Tall Fescue, KY bluegrass, KY X TX bluegrass Cultivar Selection and Disease Management
Dr. Dennis Martin, Dr. Andrea Payne Connally, and Mr. David Gerken of OSU, Stillwater and Dr. Nick Boerman, USDA-ARS, Woodward.
The cool-season perennial introduced grasses tall fescue (Schedonorus arundinaceus, formerly Festuca arundinacea) and Kentucky bluegrass (Poa pratensis) are frequently used as turfgrasses in Oklahoma. In recent decades, improved cultivars of the interspecific hybrids between Kentucky bluegrass and the native perennial Texas bluegrass (Poa arachnifera) have been used.
The turfgrass program at OSU at Stillwater is hosting the 2017 National Turfgrass Evaluation (NTEP) Kentucky bluegrass trial (Block 3, see plot plan), the 2018 NTEP Tall fescue trial (Block 1 & 2), and a hybrid bluegrass trial containing experimental materials from the breeding and genetics program of the USDA-ARS Southern Plains Station at Woodward, OK.
2017 NTEP Kentucky bluegrass trial – The OSU at Stillwater test site is one of 23 sites testing 89 entries in the 2017 NTEP Kentucky bluegrass trial. The trial was planted in spring of 2018, is fertilized with approximately 4 pounds of nitrogen per 1,000 sq. ft. per year. Phosphorus fertilizations are variable and based on soil testing to keep the Mehlich III soil test phosphorus index at 65 lbs per acre or slightly greater. Likewise, our annual potassium additions are made based on soil testing to keep the Mehlich III soil test potassium index at 250 or slightly above. The trial is mowed at 2.5 inches twice per week and watered as needed to keep the trial from substantial wilting. Whereas actual turf management sites of cool-season grasses may be reseeded/interseeded each year to increase density, the trials discussed at this tour stop were seeded initially with no additional seed added thereafter.
2018 NTEP Tall fescue trial – The OSU at Stillwater test site is one of 28 sites testing 132 entries in the 2018 NTEP Tall fescue trial. The trial was planted in 2018 and is managed as described for the 2017 Kentucky bluegrass trial with identical data collection protocol.
2018 USDA Hybrid bluegrass trial – We planted three replications of seventeen experimental entries of hybrid bluegrasses in May of 2018. This trial is managed as described for the 2017 Kentucky bluegrass trial and the 2018 NTEP Tall fescue trial with identical data collection protocol.
The three trials described at this tour stop are evaluated for percent living cover, genetic color, quality, texture, density, spring greenup, and resistance to various diseases as opportunities present. Data from the two NTEP trials are submitted to the National Turfgrass Evaluation Program each year with NTEP posting analyzed data from the prior year. As the USDA hybrid bluegrass trial involves experimental lines the OSU program makes the data available to the USDA-ARS breeder/geneticist managing the hybrid bluegrass development program for their decision making.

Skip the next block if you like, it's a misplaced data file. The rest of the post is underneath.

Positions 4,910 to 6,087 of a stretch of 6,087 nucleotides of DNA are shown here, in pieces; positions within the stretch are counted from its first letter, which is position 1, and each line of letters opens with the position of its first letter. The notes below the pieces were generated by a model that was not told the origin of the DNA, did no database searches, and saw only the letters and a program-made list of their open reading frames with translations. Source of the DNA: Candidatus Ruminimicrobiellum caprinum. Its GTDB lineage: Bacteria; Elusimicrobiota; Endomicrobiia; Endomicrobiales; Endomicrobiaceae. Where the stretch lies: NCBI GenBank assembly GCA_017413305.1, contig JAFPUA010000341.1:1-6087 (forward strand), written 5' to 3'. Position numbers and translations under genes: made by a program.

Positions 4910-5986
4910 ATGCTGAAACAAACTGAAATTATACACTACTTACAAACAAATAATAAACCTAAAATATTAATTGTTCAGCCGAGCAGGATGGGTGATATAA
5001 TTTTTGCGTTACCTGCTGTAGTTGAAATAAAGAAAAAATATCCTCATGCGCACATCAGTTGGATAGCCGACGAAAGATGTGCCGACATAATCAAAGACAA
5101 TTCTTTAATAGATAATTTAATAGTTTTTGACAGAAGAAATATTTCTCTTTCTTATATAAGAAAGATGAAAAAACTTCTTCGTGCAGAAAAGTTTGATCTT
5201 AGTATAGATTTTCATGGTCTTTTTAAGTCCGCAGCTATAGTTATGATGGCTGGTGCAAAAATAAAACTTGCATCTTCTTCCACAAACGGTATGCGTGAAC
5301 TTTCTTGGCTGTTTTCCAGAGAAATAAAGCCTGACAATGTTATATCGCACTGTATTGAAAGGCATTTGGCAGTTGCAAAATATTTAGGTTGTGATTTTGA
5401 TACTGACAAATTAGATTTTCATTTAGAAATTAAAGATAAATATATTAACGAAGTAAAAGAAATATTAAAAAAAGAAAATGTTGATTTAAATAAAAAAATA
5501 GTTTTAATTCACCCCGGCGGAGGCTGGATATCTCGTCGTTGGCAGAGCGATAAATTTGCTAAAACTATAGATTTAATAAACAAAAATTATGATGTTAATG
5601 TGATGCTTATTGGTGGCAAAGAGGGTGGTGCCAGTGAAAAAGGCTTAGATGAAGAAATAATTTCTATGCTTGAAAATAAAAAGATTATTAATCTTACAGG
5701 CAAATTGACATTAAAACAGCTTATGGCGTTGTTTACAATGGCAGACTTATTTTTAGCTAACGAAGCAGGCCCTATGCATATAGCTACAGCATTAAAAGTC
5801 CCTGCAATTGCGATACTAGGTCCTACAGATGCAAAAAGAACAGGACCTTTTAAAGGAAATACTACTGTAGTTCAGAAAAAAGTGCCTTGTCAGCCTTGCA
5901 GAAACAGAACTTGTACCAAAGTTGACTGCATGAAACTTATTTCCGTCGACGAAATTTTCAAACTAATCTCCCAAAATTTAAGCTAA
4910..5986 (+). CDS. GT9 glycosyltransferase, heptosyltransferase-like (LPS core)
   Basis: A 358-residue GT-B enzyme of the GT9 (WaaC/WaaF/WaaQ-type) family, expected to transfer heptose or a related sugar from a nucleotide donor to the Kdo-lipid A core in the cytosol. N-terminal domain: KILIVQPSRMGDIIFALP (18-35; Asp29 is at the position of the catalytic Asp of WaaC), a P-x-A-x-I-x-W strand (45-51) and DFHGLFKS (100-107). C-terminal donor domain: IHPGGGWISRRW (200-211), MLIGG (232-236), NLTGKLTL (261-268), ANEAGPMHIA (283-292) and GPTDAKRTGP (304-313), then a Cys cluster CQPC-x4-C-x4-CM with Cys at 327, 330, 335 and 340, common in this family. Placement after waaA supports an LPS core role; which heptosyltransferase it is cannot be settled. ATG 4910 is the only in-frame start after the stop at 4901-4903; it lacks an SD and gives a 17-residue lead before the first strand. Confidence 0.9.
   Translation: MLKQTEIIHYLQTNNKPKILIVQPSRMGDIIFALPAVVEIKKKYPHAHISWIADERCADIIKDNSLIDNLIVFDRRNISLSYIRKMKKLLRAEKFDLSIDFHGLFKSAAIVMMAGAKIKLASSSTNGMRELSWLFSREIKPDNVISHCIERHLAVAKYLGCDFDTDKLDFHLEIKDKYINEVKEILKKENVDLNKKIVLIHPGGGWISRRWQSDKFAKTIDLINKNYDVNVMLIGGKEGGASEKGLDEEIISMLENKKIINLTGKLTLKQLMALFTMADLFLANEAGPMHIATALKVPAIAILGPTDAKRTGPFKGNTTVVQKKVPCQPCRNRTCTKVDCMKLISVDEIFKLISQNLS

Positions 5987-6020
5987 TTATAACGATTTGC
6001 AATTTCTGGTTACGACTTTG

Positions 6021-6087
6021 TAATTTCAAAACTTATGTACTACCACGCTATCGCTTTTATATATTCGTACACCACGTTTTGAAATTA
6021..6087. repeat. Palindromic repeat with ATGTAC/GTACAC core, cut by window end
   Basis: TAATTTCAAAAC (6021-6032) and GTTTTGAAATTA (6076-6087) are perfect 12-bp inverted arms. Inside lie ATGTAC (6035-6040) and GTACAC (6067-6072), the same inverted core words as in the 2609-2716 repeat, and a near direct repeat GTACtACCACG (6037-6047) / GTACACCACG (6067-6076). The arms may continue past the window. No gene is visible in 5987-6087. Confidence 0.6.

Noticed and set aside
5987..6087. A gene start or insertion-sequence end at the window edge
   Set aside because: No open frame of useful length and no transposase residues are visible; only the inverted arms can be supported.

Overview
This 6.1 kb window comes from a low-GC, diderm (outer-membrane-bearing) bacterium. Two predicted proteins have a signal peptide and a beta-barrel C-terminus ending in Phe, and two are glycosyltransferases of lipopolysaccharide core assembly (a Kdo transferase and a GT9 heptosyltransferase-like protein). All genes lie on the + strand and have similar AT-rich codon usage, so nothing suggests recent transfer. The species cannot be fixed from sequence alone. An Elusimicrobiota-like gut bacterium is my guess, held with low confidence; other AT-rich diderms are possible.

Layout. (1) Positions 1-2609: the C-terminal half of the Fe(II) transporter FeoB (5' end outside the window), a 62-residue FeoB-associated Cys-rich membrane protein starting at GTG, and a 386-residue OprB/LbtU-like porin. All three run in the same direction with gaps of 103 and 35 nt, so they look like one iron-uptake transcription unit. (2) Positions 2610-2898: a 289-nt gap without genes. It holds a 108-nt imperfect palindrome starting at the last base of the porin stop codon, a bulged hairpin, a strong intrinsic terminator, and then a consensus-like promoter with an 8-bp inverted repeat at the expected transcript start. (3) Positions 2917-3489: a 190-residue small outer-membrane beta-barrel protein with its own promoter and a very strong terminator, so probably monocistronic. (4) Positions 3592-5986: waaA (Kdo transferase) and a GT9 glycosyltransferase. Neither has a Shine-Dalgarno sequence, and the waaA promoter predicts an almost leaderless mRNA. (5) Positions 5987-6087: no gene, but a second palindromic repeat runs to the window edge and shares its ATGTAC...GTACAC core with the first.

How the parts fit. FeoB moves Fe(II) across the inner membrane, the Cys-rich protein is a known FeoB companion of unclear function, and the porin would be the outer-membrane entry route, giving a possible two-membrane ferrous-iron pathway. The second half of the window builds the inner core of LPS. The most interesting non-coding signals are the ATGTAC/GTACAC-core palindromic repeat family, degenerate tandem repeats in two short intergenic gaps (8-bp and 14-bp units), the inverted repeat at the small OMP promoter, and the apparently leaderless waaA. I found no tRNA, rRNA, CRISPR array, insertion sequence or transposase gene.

The three trials discussed at this tour stop are ongoing and data collected from these trials is voluminous. We encourage interested parties to view data from this and prior Kentucky bluegrass trials at https://ntep.org/reports/kb17/kb17_21-5/kb17_21-5.htm with tall fescue trial data analyzed and available for viewing at https://ntep.org/tf.htm.
Tall fescues are challenged in Oklahoma by high temperatures, heavy shade, drought, white grubs as well as fall army worms, large brown patch and pythium blight among other diseases. Kentucky bluegrasses are challenged in Oklahoma by high temperatures, heavy shade, drought, white grubs as well as fall army worms, summer patch, dollarspot, leaf and crown rusts and various leaf spot and melting out diseases. In general it is suggested that tall fescues and Kentucky bluegrasses be mixed at approximately a 95:5 % weight:weight seed ratio tall fescue:Kentucky bluegrass. Mixing results in increased biodiversity and may help reduce likelihood of complete stand loss by devastating diseases. Exact ratios of the species used will vary based on seed size and aggressiveness of individual cultivars and desired outcomes. Under ideal conditions, consumers are encouraged to pick two or more excellent performing tall fescues and mix with two or more outstanding Kentucky bluegrasses. In general, consumers are often unable to pick individual cultivars for their own mixing but instead can choose among mixes available from various vendors. Consumers can use the legal seed trade label and using the cultivar names found on the seed tags review performance of those cultivars are the NTEP website. Consumers are encouraged to pick certified pedigree seed and try to find seed mixes with as low of “weed seed” and especially “other crop” components as is possible. Fall seeding is preferable over spring seeding. Reseed in fall only if necessary. Fertility and watering programs will vary based on region of the state, exposure of the site, individual weather patterns within the year and desired appearance/utility of the turf. In general consumers are encouraged to use as minimal of nitrogen and water input programs as feasible to achieve goals and to maintained turf in a hardy condition. As tall fescue and Kentucky bluegrass are stressed by heat and drought more easily than many warm-season grasses, consumers should consider limiting use of these species when warm-season grasses are better adapted to the site.
2017 National Kentucky Bluegrass Test Plotplan